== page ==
• Niggemann B.
      • Arato A.
      • et al.
      Diagnostic approach and management of cow's-milk protein allergy in infants and children: ESPGHAN GI Committee practical guidelines.
      There was agreement that a comprehensive diagnosis and proper diagnostic procedures could help to ensure hypoallergenic formulas are prescribed more appropriately in non-breastfed infants, but there are opportunities for improvement, particularly among non-specialist HCPs. Further, HCPs also need to be involved in the development and execution of joint food allergy guidelines in the management of CMA, to help advise and set expectations appropriately for parents to prevent premature switching. It needs to be made clear that when trialing a formula, improvement of symptoms will take time.
      • Espin Jaime B.
      • Diaz Martin J.J.
      • Blesa Baviera L.C.
      • et al.
      [Non-IgE-mediated cow's milk allergy: consensus document of the Spanish society of paediatric gastroenterology, Hepatology, and nutrition (SEGHNP), the Spanish association of paediatric primary care (AEPAP), the Spanish society of extra-hospital paediatrics and primary health care (SEPEAP), and the Spanish society of paediatric ClinicaL immunology, allergy, and asthma (SEICAP)].
      In countries such as France, where HRF are widely available, it is common for HCPs to switch from a cow's milk formula to a hypoallergenic formula if the current formula does not work.
      • Dupont C.
      • Bocquet A.
      • Tome D.
      • et al.
      In fact, in France HRFs account for 4.9% in volume of all formulas for children aged 0–3 years.
      • Bocquet A.
      • Dupont C.
      • Chouraqui J.P.
      • et al.
      Efficacy and safety of hydrolyzed rice-protein formulas for the treatment of cow's milk protein allergy.
      The symptoms and clinical presentation of each patient should be considered, and an individualized treatment plan should be put in place. This may also be further determined by healthcare systems, including reimbursement, medical insurance, economic circumstances, and the child's age.
      Plant-based drinks cannot be considered equivalent to infant formulas; they are not nutritionally complete and are, therefore, unsuitable to support the growth and development of children.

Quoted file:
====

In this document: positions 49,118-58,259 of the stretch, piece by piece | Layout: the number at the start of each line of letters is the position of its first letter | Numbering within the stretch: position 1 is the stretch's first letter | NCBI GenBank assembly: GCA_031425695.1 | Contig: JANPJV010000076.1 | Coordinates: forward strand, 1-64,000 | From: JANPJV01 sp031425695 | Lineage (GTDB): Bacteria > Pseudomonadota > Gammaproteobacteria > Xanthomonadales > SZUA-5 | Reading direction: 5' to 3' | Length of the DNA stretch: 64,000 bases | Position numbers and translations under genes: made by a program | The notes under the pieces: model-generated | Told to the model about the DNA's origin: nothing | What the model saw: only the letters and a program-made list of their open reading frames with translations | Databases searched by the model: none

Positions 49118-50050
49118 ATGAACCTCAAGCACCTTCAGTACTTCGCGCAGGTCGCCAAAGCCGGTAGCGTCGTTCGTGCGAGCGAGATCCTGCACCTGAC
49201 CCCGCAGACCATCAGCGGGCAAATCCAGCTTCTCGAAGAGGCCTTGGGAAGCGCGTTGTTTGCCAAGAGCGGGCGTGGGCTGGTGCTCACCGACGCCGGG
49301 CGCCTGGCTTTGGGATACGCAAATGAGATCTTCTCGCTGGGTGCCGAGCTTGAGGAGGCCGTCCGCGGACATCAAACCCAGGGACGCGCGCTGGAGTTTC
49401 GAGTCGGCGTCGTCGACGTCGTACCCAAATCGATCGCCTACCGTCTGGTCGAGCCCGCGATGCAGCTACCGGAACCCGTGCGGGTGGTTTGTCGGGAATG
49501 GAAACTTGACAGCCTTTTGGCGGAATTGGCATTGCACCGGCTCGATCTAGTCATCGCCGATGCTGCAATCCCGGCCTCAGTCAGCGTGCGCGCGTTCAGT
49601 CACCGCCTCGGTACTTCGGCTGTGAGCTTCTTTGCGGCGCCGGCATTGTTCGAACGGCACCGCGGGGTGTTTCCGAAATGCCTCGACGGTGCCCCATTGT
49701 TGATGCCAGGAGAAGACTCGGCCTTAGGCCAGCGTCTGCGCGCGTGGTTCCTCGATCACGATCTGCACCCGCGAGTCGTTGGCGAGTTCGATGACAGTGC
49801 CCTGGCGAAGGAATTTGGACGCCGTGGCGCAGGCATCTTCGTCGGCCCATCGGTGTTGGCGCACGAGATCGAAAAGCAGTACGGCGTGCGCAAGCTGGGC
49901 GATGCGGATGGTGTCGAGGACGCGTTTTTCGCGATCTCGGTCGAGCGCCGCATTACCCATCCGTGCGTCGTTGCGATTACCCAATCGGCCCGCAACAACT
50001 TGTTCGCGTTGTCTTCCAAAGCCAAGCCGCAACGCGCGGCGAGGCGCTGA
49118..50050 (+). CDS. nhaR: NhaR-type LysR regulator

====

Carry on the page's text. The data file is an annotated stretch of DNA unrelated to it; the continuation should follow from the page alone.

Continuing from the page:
• Merritt R.J.
      • Fleet S.E.
      • Fifi A.
      • et al.
      North American society for pediatric gastroenterology, Hepatology, and nutrition position paper: plant-based milks.
      ,
      • Singhal S.
      • Baker R.D.
      • Baker S.S.
      A comparison of the nutritional value of cow's milk and nondairy beverages.
      Plant-based drinks must not be used in children under 6 months, but can be added to food/in cooking, not as the main drink between 6 months and 1 year of age. Only fortified plant-based drinks can be used in children after 1 year of age if the following criteria are met by the child: eats a varied solid-food diet with a variety of foods from each food group; gets at least two-thirds of their energy from the varied solid-food diet; consumes no more than 16 ounces/500 mL of milk substitute per day (includes breastmilk, formula, and other dairy substitutes, e.g., yogurt); eats age-appropriate textures; and gets sufficient protein, fat, and micronutrients in the diet from solid foods and the available milk substitute; no feeding difficulties that may reduce food variety; no known micronutrient deficiencies; and no religious/cultural dietary requirements that reduces the variety of foods consumed.
      • Merritt R.J.
      • Fleet S.E.
      • Fifi A.
      • et al.
      North American society for pediatric gastroenterology, Hepatology, and nutrition position paper: plant-based milks.
      ,
      • Singhal S.
      • Baker R.D.
      • Baker S.S.
      A comparison of the nutritional value of cow's milk and nondairy beverages.

      Translating CMA guidelines into clinical practice

      While specialists mainly follow international CMA guidelines, non-specialist HCPs are more likely to use local CMA guidelines and/or guidance from professional associations as it more practical. It is therefore critical that international CMA guidelines
      • Fiocchi A.
      • Brozek J.
      • Schunemann H.
      • et al.
      World allergy organization (WAO) diagnosis and rationale for action against cow's milk allergy (DRACMA) guidelines.
      ,
      • Koletzko S.
      • Niggemann B.
      • Arato A.
      • et al.
      Diagnostic approach and management of cow's-milk protein allergy in infants and children: ESPGHAN GI Committee practical guidelines.
      provide updated information on HRF to support secondary and tertiary care CMA guidelines for local primary HCPs.
      Peer-to-peer support, particularly confidence among physicians with previous experience of HRF and among secondary physicians, is critical to support the widespread acceptance of HRF. However, positioning of HRF in the CMA treatment landscape will take time. In addition, more clinical trials will be needed so that physicians feel confident in the robust body of evidence available. The most compelling attributes of HRF differ based on the physician's area of specialty and/or clinical caseload. CMA guidelines have the potential to provide clinical recommendations on the use of all hypoallergenic formulas, not only HRF.